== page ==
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New media and kangaroo journalists, by Femi Davies



Femi Davies

Femi Davies

The advent of new media also known as Online gave birth to what can be termed kangaroo journalists who suddenly become mega writers with ability to own a domain site, a laptop and fast fingers.


It is such a shame that the basic training expected before anyone can practice is not on the mind of these commercial writers.


To them, being a journalist is the needed weapon to obtain money from celebrities, opinion leaders, politicians and all attention seeking people.


The ethos of the journalistic profession, of removing judgement from news reporting and giving equal opportunities to all sides, was the first casualty of the kangaroo journalist, he cares neither for objectivity, the fundamental right to reply nor is he interested in the reputation and livelihood of those he is supposedly maligning just for the fun of it.

The role of the press, from time immemorial, is to inform, educate and entertain. These however, do not exclude the press from the economic realities and the cost implication of running a business, hence the resort to advert support for survival.


This delicate relationship between the media and advertisers, in any shape or form, has been on since the dawn of the profession, and over time, a delicate balance was achieved in which advert relationship has little or nothing to do with the direction of editorial policy.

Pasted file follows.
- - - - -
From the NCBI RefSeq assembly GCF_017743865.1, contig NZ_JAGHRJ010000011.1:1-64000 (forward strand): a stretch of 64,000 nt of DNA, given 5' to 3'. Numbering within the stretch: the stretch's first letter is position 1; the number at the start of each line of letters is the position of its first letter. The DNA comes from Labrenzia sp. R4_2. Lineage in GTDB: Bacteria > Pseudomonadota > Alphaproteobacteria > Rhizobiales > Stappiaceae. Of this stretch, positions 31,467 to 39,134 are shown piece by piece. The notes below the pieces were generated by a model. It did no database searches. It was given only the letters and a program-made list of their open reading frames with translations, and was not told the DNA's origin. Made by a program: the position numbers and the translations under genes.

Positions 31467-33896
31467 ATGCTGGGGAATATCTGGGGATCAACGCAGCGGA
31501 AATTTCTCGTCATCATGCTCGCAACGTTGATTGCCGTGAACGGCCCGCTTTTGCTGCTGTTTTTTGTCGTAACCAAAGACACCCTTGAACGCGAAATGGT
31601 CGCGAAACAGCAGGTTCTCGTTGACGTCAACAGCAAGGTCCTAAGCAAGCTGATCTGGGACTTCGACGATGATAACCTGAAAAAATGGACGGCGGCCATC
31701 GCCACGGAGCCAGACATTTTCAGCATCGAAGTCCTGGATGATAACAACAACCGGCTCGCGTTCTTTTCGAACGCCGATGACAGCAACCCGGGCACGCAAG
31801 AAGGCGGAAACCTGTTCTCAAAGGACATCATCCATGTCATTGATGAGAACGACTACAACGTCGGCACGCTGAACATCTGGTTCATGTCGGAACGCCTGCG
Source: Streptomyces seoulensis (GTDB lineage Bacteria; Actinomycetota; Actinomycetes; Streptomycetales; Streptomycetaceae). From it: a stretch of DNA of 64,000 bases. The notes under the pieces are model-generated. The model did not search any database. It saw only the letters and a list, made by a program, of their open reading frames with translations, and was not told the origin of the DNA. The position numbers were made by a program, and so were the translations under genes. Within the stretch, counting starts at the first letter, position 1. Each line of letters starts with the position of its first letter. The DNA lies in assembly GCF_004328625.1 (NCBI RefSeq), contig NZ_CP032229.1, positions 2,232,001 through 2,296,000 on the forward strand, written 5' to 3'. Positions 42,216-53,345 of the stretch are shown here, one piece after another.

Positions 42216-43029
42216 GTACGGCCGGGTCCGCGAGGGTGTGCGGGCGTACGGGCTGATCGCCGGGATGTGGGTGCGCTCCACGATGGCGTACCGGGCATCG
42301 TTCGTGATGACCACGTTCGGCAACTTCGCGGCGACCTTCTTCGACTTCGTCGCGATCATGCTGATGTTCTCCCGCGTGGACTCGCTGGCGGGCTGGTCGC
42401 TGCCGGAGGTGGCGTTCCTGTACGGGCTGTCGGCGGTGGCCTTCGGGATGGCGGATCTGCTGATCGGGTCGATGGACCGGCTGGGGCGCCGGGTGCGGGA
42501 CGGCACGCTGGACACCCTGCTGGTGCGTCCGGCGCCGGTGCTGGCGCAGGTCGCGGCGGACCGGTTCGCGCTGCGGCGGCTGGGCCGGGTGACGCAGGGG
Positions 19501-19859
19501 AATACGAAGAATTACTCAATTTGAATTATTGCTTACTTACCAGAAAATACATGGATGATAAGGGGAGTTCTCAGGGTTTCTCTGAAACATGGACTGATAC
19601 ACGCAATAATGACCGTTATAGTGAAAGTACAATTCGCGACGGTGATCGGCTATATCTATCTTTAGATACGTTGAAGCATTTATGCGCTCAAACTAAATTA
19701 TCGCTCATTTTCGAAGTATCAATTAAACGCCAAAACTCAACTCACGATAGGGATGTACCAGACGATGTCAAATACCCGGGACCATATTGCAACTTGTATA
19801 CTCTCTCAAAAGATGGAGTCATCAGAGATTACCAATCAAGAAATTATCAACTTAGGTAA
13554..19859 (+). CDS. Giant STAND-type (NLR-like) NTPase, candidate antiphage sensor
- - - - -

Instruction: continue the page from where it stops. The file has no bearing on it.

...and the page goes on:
All these rules, developed over time, mean absolute nothing to the kangaroo journalist. his main aim is to use his platform for blackmail, and because until now, he has nothing to lose, he assumed he could get away with it.


It is therefore not surprising, that a blogger of no repute, who has had face offs with the Niger State Government over issues of editorial blackmail, could not differentiate between an advert on a news site and a PR package. While one is a clear cut Above The Line transaction, the other is essentially a public relations function.


So, when such a blogger goes to town, impugning on the integrity of seasoned journalists and insinuating an act of wrongdoing on their part, simply because their news sites were given adverts, which was appropriately placed and visible, the same advert the said blogger lobbied for but did not get, then you know such a person needed to have his head examined.


For the records, Metronews would continue to uphold the tenants of the journalism profession, because unlike our friend, the blackmail blogger, we have a reputation to protect.


To the likes of Tego Oghenedoro or should we add Fejiro Oliver and their likes, if they refuse to get trained and adopt the rules of the game, their blackmail antics will only fetch them visits and clashes with the security agencies.


Femi Davies is the Publisher of MetroNews Online.

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